This course explores the turn to religion and the supernatural, as well as concerns of youth in American popular culture since the early 1990s. Whether one examines the hit TV series Buffy the Vampire Slayer and its spin-off Angel or enormously popular films such as The Matrix trilogy and Dogma, there has been a virtual explosion of angels, monsters, vampires, and aliens in American film, TV, and literature. Beginning with a critical and historical look at some of the precursors to the recent aesthetic and cultural articulations of religion and the supernatural - from Mary Shelley's 19th century Gothic novel Frankenstein to the horror films of James Whales in the 1930s and 1940s - questions are raised about the contemporary fascination with the supernatural alongside path-breaking work in the history of religions, media studies, and cultural studies. Honors section descriptions.

Expand and Collapse HON 4888 - Honors

Individual research projects will result in a thesis. Students will work under the supervision of a faculty member. Approval of the supervising faculty member and the Honors Program Director are required. Honors section descriptions.

Expand and Collapse HON 4999 - Independent Study

Students complete an independent study on a specific topic under the supervision of a faculty member. Approval of the supervising faculty member and the Honors Program Director are required. These independent study courses are individual offerings based on a student's particular area of interest. Honors section descriptions.

HON 1112, Sec. 001: And Dignity for All: Great Ideas CRN 60139, 4 cr.
Area Distribution for Honors: Fulfills DGN requirement
Dr. Thomas Morgan, TR 12:00-1:40p.m.
This is a continuation of HON 1111, Sec 001 from fall semester.

HON 1112, Sec. 002: And Dignity for All: Great Ideas CRN 60140, 4 cr.
Area Distribution for Honors: Fulfills DGN requirement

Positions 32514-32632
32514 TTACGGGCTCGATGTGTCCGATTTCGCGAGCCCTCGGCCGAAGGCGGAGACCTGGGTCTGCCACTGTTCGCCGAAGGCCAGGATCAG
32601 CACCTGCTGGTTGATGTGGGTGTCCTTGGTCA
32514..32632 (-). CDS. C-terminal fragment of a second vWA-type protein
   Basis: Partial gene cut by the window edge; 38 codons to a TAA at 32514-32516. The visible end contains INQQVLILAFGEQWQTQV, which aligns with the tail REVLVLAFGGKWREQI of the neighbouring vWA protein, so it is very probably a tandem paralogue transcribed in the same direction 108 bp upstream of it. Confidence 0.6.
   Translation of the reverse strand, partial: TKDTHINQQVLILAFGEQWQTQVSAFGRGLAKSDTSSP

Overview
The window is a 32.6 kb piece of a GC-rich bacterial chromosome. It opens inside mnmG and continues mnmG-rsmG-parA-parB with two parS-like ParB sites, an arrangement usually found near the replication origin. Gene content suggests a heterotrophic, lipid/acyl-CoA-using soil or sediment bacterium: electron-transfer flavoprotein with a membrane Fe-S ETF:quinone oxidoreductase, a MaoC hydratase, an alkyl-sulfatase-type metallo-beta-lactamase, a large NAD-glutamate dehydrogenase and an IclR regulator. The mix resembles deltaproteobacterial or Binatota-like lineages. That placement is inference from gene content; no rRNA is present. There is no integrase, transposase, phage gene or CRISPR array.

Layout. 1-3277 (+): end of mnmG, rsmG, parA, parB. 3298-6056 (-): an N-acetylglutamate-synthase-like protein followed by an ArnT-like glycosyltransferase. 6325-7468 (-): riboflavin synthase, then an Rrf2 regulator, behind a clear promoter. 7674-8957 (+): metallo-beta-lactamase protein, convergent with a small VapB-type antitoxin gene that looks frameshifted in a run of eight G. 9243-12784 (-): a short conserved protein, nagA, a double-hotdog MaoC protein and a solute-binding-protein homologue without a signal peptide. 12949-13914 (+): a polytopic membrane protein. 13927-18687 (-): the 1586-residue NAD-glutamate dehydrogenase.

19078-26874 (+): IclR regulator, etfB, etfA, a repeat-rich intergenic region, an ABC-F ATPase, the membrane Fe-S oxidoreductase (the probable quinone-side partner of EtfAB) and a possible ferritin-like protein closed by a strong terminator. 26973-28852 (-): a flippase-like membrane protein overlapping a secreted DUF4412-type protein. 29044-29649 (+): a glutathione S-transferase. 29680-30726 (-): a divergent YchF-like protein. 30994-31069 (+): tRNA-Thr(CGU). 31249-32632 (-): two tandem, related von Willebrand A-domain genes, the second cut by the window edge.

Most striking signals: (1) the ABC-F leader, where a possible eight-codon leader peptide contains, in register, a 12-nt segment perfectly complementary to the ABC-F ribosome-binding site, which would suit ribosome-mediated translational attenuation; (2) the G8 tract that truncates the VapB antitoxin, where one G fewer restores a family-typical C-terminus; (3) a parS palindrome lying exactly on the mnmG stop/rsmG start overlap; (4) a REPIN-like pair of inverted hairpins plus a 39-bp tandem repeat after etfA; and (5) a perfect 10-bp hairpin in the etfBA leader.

Prof. Sarah Brokke Erickson, TR 12:00-1:40 p.m.
This is a continuation of HON 1111, Sec 002 from fall semester.

HON 1112, Sec. 003: And Dignity for All: Great Ideas CRN 60390, 4 cr.
Area Distribution for Honors: Fulfills DGN requirement
Dr. Randall Poole, TR 12:00-1:40 p.m.
This is a continuation of HON 1111, Sec 003 from fall semester.

HON 1112, Sec. 004: And Dignity for All: Great Ideas CRN 60863, 4 cr.
Area Distribution for Honors: Fulfills DGN requirement
Dr. Audrey Devine Eller, TR 12:00-1:40 p.m.
This is a continuation of HON 1111, Sec 004 from fall semester.

HON 2777, Sec. 001: The Politics of Science in the United States
CRN 60907, 4 cr.
Veritas: VCNS
Dr. Jennifer Maki, MWF 11:45-12:50 p.m.
Seats: 15
The complexity of science and its place in American culture will be explored. We will consider the role of science in decision making, politics, and environmental issues. Within this framework, we will also examine the industry of science and how it can be inclusive or exclusive of individuals, primarily with regard to race and/or gender.

HON 2777, Sec. 002: And Justice for All
CRN 61189, 2 cr.
Cross-listed with PJS 2777
Veritas: VCPH, VCSS
Dr. Tom Morgan, T 3:50-5:30 pm
Seats: 12 HON; 3 PJS
This course is connected to the 2019-20 Alworth Peace & Justice lecture series, which brings nationally known scholars to campus around a common theme. This year's series will feature presentations on the idea of justice in the United States from four different perspectives. Students will read books written by the four lecturers and will be given an opportunity to meet and interact with them when they are on campus. Additional related readings may be required. This course can be taken both Fall 2019 and Spring 2020 for a total of four credits.

HON 2777, Sec. 003: Law and Economics
CRN 61192, 4 cr.
Veritas: VCSS, VCPH
Dr. Bob Hoffman, MWF 10:30-11:35 a.m.
Seats: 15
The best description of topic of Law and Economics is the one given by David Friedman, whose book will be our main text for the course:
"You live in a state where the most severe criminal punishment is life imprisonment. Someone proposes that since armed robbery is a very serious crime, armed robbers should get a life sentence. A constitutional lawyer asks whether that is consistent with the prohibition on cruel and unusual punishment. A legal philosopher asks whether it is just.

An economist points out that if the punishments for armed robbery and for armed robbery plus murder are the same, the additional punishment for the murder is zero-and asks whether you really want to make it in the interest of robbers to murder their victims.

That is what economics has to do with law. Economics, whose subject, at the most fundamental level, is not money or the economy but the implications of rational choice, is an essential tool for figuring out the effects of legal rules. Knowing what effects rules will have is central both to understanding the rules we have and to deciding what rules we should have."

HON 3777, Sec. 001: Art and Protest
CRN 60686, 4 cr.
Cross-listed with ART 3777
Veritas: VIFA
Prof. Sarah Brokke Erickson, TR 10:00-11:40 a.m.